By: Rey Anthony Chiu
TAGBILARAN CITY, Bohol, March 9, (PIA)—At least three Bohol leading programs get cited as innovations that assure the region’s hitching into the Fourth Industrial Revolution (FIRe).
FIRe, is that technological revolution and the fourth major industrial era after the 18th century Industrial Revolution characterized by mechanization.
This industrial revolution uses a fusion of technologies that steps into the boundaries of the physical, digital and biological spheres, and is marked by technology breakthroughs in robotics, artificial intelligence, nanotechnology, quantum computing, biotechnology, the internet of things, the Industrial Internet of Things (IIoT), decentralized consensus, fifth-generation wireless technologies (5G), additive manufacturing/3D printing and fully autonomous vehicles.
This revolution will fundamentally change the way we live, work, and relate to one another, explains Sec Pernia, in his keynote message.
In its scale, scope, and complexity, the transformation will be unlike anything humankind has experienced before, and therefore the government is now attempting to integrate a comprehensive response that involves stakeholders from the public and private sectors to academe and civil society.
At the Regional Forum in Harnessing the Fourth Industrial Revolution: Creating Central Visayas Future Today, participants took a closer look at the Dynamic Learning Program (DLP) of Central Visayan Institute Foundation (CVIF) in Jagna, the Fabrication Laboratory (FabLab) of Bohol Island State University (BISU) and the creative industries for development movement as visible tools Boholanos and Central Visayans can maximize to hitch into the FIRe.
Forum participants including major socio economic planners led by Secretary Ernesto Pernia, regional, provincial and municipal planners, artists, business sector, local government representatives, civil society leaders and the academe all agreed that while the region lacks appropriate technology, resources and assets that would slingshot it to the FIRe, it is also not a factor stopping Visayans from preparing for its impacts.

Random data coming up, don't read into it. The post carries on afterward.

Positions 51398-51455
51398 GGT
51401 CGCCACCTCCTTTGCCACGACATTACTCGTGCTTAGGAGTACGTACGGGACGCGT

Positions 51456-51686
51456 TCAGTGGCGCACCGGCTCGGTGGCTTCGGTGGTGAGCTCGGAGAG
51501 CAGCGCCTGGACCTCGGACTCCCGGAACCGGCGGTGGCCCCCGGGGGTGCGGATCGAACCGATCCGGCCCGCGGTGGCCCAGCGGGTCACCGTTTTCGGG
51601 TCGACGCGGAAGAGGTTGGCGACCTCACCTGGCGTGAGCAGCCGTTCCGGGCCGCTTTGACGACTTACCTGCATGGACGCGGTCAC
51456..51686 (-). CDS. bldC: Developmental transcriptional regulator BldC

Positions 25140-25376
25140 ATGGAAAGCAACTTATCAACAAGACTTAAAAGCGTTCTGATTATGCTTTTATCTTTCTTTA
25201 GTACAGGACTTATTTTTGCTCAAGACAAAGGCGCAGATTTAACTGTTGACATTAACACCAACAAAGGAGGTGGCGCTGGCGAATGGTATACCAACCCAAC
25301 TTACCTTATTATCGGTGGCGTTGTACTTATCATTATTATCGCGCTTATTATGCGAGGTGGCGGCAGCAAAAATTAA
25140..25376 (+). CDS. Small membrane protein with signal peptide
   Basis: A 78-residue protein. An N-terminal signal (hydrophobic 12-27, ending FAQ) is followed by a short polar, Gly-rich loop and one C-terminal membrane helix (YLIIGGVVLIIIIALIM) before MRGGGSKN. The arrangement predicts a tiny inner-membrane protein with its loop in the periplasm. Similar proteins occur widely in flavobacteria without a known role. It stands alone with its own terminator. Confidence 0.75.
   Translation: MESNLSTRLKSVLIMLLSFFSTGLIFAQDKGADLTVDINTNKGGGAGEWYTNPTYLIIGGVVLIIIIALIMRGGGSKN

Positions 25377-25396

Stepping in to the occasion, CVIF’s process based DLP has been a FIRe supportive learning program that is eyed to assure that the region would have an ample share of critical minded science-based future leaders, based on the presentation by Dr. Maria Victoria Carpio-Bernido.
With the DLP as disaster-resilient, low-budget education using parallel learning groups, activity-based multi-domain learning, in-school comprehensive student portfolio, and strategic study and rest periods, it has been credited to have drastically improved students’ performance.
Moreover, the government’s FabLab now at the BISU, is a Massachusetts Institute of Technology-provided access for local scientists into the modern world of invention and sits as the incubation hub for modern ideas by local designers, explains Department of Trade and Industry’s Nanette Arbon during the forum.
FabLab Bohol’s upcycling equipment, the heat press has been a toy for local designers who have been perfecting the upcycling of single-use plastic, into other reusable materials and its laser cutters have helped local designers create novelty jewelry and household decorative items.
The region’s hailing of its creative industries as partners in development is best pictured by the setting up of the Regional Development Council’s additional committee which sets up the arts and design directions.
The three programs have been acknowledged as keys in the region’s leap of faith into the FIRe.
The regional forum was brought to Bohol by the Philippine Institute for Development Studies, National Economic Development Authority and BISU. (rahc/PIA-7/Bohol)